The number of confirmed cases on Monday was just 1,205, the lowest since March. Daily hospital admissions for people with Covid-19 have also fallen to 519 from 661 a week ago.
The number of care homes reporting cases has dropped by nearly 50 per cent since last week. The total of confirmed deaths in Britain is now 40,597.
Earlier in the day, the deputy chief scientific adviser, Angela McLean, said she had “danced around the kitchen” when figures were released by the Office for National Statistics (ONS) last week showing the prevalence of the virus in the community has fallen by 60 per cent.
Elsewhere, new modelling by Imperial College suggests 470,000 lives in Britain have been saved by lockdown.
Although scientists admitted the UK would have achieved herd immunity by now had the virus been allowed to run unchecked, they found it would have had a devastating impact on the population, infecting 71 per cent of Britons.
Dr Samir Bhatt, the study author from the MRC Centre for Global Infectious Disease Analysis at the Jameel Institute of Imperial, said: “This data suggests that without any interventions such as lockdown and school closures, there could have been many more deaths from Covid-19.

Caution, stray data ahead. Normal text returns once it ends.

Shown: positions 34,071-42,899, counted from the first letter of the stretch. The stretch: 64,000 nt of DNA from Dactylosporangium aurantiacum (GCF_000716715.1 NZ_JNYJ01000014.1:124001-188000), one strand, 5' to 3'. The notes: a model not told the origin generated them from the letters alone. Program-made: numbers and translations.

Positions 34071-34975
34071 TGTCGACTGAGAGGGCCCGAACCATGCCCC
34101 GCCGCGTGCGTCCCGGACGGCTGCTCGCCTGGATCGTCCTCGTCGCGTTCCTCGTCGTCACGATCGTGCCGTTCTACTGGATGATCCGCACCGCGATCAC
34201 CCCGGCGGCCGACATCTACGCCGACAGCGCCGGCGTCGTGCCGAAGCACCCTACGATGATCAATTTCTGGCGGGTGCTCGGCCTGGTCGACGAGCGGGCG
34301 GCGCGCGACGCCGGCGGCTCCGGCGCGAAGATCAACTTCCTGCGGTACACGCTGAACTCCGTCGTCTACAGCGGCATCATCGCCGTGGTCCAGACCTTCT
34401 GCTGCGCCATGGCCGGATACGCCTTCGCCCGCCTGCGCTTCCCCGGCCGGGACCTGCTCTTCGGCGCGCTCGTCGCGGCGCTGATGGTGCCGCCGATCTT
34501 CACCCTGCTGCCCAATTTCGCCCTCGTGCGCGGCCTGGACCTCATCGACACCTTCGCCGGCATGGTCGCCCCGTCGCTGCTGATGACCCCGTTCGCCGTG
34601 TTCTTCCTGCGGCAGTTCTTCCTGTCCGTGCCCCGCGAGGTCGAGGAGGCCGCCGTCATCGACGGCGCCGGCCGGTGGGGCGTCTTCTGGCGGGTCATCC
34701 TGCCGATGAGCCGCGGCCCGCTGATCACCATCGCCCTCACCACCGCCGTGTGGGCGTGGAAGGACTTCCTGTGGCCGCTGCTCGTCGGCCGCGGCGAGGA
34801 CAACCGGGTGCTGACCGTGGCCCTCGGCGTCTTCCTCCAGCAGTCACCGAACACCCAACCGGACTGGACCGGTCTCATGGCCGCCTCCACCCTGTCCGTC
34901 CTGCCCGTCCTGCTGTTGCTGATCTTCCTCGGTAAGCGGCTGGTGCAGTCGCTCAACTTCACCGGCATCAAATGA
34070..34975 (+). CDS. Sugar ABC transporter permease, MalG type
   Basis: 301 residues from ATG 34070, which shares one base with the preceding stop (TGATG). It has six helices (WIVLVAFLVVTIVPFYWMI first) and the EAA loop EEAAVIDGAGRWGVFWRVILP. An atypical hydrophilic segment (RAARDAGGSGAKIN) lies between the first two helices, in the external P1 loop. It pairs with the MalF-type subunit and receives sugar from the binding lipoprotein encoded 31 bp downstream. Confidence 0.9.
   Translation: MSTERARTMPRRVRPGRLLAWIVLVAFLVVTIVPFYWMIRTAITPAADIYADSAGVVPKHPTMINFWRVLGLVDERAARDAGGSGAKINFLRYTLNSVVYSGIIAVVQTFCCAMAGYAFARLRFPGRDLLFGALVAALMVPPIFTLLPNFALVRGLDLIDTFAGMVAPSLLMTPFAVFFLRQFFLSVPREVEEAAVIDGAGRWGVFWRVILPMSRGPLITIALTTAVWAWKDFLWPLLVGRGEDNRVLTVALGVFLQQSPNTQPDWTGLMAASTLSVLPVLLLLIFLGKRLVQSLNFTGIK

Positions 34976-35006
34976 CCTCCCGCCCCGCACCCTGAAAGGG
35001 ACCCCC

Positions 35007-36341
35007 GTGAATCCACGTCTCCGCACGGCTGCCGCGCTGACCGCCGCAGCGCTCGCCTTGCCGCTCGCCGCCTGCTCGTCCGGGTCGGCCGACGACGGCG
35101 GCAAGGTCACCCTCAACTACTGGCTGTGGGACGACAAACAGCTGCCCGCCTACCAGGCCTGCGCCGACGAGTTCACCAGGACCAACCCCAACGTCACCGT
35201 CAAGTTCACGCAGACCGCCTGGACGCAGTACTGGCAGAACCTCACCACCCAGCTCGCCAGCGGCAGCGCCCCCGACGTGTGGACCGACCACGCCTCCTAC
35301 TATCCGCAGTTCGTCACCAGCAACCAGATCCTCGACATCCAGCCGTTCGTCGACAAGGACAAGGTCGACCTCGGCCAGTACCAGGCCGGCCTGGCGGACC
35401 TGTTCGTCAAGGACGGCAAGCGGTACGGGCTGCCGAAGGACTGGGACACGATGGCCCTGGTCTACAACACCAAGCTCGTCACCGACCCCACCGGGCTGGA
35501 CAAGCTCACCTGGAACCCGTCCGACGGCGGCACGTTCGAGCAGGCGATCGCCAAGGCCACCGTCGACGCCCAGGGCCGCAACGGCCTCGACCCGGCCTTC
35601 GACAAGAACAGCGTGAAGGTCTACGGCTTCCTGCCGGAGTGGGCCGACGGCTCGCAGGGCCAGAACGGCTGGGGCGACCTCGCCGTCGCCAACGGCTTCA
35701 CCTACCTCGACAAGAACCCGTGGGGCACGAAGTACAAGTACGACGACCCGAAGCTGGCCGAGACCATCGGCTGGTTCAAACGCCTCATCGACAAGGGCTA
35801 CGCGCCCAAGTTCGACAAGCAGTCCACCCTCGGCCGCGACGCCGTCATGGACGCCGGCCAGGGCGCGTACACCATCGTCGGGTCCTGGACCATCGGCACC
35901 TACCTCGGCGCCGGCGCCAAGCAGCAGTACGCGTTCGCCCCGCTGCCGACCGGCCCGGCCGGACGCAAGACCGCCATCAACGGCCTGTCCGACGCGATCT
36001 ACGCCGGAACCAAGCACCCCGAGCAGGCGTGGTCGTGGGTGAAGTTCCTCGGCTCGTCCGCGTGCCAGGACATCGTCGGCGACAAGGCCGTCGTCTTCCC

“Some degree of intervention needs to be in place. There is no ‘back to normal’. When you release lockdown and go for milder inventions, yes economic stability can return, but you then have to trade off the rise in infections that is possible.
“Changes to mobility does risk a second wave. The point is to hammer home that if people take behavioural precautions, social distancing still occurs, infected people are taken out of the population, it can offset these changes in mobility by these other interventions.
“The virus is still very much with us, and arguably we’re only at the end of the beginning. Care must be exercised until a treatment or vaccine becomes available.”
The figures also show that around 15 million people were infected in 11 countries, about four per cent of everyone in Europe, which means no country is near herd immunity.
Researchers said that meant there was a real threat of a second wave if lockdown measures were lifted too quickly.
Dr Seth Flaxman, a senior lecturer at Imperial said: “We would all love to go back to normal life, but our results suggest that precautions remain necessary.
“Claims that this is all over and that we have reached herd immunity can be firmly rejected. We are just at the beginning of the epidemic and we’re very far from herd immunity. The risk of a second wave happening if precautions are abandoned is very real.”
The Imperial paper was published in the journal Nature.